Wedding venues: Taking it out of the church


When I was 10 or so, I became an altar boy. There was something about the polished wood of the pews, the smell of incense, the kneeling...even though I got to know every nook and cranny of the church, it never stopped being mysterious for me, and I never stopped loving the feel of hallowed spaces. In fact, when it came time to propose to my girlfriend, I did it in the snow outside a cathedral in Poland while listening to a trumpeter sound out the hours. For me, churches are magical, wonderful places, and I make a point of visiting as many of them as possible.

That having been said, I am not a churchgoer, and neither is my wife. I was touched and honored when she offered to convert to my religion, but I also understood the look of relief in her eyes when I told her that it was unnecessary. While some of my favorite weddings have happened in churches, I wasn't really eager to get married in one. Given that my wife's flesh starts to smoke when it comes into contact with holy water, she also was interested in pursuing other options.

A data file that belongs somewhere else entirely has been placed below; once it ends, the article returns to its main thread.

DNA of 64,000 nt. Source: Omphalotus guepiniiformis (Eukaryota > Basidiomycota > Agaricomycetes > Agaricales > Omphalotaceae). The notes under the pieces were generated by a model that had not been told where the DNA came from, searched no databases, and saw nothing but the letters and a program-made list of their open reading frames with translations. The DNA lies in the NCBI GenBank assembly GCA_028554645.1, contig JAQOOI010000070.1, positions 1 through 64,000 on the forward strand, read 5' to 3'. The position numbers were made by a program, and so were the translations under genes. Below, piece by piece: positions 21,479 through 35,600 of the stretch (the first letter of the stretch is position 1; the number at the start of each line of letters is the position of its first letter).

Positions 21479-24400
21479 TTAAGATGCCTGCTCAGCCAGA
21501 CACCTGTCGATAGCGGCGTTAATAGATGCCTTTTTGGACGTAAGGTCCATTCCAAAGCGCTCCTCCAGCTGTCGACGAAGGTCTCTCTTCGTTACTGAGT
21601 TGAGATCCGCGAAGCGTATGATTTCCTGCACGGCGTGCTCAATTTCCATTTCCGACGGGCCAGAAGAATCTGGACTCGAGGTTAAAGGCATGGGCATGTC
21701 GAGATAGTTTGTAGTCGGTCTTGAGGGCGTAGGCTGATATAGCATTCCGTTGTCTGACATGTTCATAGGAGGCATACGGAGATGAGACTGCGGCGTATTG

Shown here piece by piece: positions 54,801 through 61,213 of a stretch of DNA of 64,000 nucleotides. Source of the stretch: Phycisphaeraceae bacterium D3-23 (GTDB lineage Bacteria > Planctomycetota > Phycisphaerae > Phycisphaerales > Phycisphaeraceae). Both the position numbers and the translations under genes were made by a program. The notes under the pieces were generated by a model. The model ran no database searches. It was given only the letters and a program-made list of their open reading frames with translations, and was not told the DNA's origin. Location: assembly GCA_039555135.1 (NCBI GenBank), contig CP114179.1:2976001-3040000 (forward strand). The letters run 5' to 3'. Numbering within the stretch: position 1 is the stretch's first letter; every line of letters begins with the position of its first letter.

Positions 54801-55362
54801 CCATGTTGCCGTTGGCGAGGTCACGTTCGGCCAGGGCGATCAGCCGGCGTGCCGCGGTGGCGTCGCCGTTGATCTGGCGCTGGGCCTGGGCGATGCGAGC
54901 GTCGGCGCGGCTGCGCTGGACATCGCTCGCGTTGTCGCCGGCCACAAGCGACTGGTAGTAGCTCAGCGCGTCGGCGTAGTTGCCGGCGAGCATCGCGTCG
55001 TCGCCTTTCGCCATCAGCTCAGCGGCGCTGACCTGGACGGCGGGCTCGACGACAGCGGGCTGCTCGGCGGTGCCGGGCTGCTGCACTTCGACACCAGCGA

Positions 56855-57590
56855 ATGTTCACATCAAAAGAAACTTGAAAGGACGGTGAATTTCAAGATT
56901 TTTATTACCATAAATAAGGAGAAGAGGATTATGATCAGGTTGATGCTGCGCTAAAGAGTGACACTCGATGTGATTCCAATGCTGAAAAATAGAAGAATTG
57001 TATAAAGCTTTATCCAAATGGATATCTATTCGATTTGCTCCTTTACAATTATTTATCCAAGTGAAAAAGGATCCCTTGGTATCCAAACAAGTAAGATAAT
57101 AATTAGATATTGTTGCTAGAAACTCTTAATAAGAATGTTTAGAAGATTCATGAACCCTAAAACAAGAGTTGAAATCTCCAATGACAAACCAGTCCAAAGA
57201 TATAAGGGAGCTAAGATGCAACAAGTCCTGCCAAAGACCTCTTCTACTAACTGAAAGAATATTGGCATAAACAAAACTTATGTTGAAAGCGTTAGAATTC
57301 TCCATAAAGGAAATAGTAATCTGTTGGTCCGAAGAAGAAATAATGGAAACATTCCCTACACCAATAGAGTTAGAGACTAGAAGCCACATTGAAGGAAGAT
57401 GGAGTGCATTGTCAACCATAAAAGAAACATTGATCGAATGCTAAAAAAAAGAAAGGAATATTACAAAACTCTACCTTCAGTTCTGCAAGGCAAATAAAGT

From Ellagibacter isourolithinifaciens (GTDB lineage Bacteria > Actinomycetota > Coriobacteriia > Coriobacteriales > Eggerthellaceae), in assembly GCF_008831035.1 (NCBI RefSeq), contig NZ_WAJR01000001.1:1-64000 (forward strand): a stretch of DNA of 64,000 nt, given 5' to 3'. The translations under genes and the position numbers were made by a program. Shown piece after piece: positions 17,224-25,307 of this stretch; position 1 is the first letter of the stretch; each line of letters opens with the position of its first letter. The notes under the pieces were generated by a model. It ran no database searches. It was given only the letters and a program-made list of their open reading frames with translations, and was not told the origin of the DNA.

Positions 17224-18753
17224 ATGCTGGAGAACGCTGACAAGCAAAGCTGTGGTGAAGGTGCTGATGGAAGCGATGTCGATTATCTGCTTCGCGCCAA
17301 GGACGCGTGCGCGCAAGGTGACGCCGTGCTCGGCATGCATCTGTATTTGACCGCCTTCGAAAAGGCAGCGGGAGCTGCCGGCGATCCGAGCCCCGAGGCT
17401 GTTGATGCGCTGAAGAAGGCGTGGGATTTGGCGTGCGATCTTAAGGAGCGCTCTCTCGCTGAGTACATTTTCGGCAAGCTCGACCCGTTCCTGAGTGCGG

Of course, this put us in kind of a bind. Churches often host weddings, and generally have planners and guides on staff, which makes things a lot easier. Better yet, they are usually attached to social halls or gymnasiums, which provide convenient venues for receptions. In the absence of this easy solution, we decided to get creative.